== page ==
Blepharoptosis - External and Internal Eye
The eyelid can droop for a variety of reasons: a dehiscence of the levator muscle from the structural tarsal plate, a mechanical growth or swelling, muscle weakness, a neurologic deficit, or trauma.
Blepharoptosis can be congenital or acquired. Congenital blepharoptosis is usually due to an embryologic failure of development or weakness of the levator muscle. Careful examination of young patients is important to exclude various syndromes such as Marcus Gunn jaw-winking syndrome.
The most common form of blepharoptosis presents in the elderly and is due to the dehiscence of the levator aponeurosis insertion. This disinsertion may be attributable to a stretching of tissues with age, or it is sometimes associated with trauma, such as previous eye surgery where an eyelid speculum was used. These patients often have an elevated lid crease with a gradual lowering of the resting eyelid position. The levator function is typically normal.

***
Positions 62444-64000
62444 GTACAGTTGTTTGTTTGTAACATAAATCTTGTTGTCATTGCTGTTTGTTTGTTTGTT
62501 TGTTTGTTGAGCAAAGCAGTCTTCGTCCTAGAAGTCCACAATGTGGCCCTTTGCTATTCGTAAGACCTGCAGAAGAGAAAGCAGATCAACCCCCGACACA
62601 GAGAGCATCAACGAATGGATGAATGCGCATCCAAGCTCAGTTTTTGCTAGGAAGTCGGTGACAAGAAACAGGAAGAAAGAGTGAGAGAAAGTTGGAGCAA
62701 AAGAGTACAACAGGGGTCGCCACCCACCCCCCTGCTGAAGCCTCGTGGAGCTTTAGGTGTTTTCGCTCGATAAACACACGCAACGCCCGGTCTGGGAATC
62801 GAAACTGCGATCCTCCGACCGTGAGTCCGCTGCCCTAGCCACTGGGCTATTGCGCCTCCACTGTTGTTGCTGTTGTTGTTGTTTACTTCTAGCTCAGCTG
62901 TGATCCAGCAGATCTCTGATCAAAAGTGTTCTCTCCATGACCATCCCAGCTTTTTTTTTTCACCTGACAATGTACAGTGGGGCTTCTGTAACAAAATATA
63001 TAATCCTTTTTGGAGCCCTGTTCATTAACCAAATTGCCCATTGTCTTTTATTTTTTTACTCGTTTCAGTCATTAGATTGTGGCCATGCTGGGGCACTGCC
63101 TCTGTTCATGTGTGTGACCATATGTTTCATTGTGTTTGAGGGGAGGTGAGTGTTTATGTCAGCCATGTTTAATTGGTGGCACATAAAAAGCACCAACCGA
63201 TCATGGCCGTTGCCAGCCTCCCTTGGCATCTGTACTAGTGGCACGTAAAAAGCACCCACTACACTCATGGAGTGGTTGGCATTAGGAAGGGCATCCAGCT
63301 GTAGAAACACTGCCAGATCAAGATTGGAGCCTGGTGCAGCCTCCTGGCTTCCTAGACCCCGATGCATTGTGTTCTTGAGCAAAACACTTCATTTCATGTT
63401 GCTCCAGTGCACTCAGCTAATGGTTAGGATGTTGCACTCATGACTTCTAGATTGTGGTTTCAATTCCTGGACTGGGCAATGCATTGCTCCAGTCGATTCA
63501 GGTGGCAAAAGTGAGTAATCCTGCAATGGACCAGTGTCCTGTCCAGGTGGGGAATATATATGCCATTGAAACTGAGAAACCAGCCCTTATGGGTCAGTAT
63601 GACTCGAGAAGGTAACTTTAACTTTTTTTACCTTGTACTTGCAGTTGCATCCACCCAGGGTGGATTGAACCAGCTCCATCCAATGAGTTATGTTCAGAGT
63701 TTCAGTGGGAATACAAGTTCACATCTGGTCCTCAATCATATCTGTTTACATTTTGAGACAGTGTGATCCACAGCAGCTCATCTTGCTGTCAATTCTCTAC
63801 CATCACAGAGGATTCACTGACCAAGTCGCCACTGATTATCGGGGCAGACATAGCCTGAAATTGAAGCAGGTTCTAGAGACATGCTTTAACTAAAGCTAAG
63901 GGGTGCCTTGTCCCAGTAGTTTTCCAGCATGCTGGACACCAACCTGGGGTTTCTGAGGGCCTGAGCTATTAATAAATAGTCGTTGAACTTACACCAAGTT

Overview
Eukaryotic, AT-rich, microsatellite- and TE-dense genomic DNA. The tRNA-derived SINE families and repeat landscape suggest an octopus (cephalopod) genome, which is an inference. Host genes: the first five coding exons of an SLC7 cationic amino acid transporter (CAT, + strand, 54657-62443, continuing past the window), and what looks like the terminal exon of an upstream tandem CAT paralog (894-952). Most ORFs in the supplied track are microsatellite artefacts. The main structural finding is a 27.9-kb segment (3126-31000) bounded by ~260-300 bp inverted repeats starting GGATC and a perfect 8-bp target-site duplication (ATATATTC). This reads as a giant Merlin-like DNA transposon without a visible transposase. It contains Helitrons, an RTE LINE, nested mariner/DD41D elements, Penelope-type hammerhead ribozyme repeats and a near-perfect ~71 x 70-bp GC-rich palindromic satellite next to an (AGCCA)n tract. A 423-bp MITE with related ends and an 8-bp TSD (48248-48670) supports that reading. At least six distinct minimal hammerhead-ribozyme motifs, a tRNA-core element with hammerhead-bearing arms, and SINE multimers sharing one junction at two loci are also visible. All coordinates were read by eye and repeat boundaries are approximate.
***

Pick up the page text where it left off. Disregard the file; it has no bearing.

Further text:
An acute onset of blepharoptosis associated with headache, pupillary dilation, or extraocular dysmotility is suggestive of cranial nerve involvement. Mild blepharoptosis associated with miosis of the ipsilateral eye indicates Horner syndrome, which affects the sympathetic pathway.
H02.409 – Unspecified ptosis of unspecified eyelid
11934000 – Ptosis of eyelid
Differential Diagnosis & Pitfalls
- Eyelid edema
- Brow ptosis
Drug Reaction Data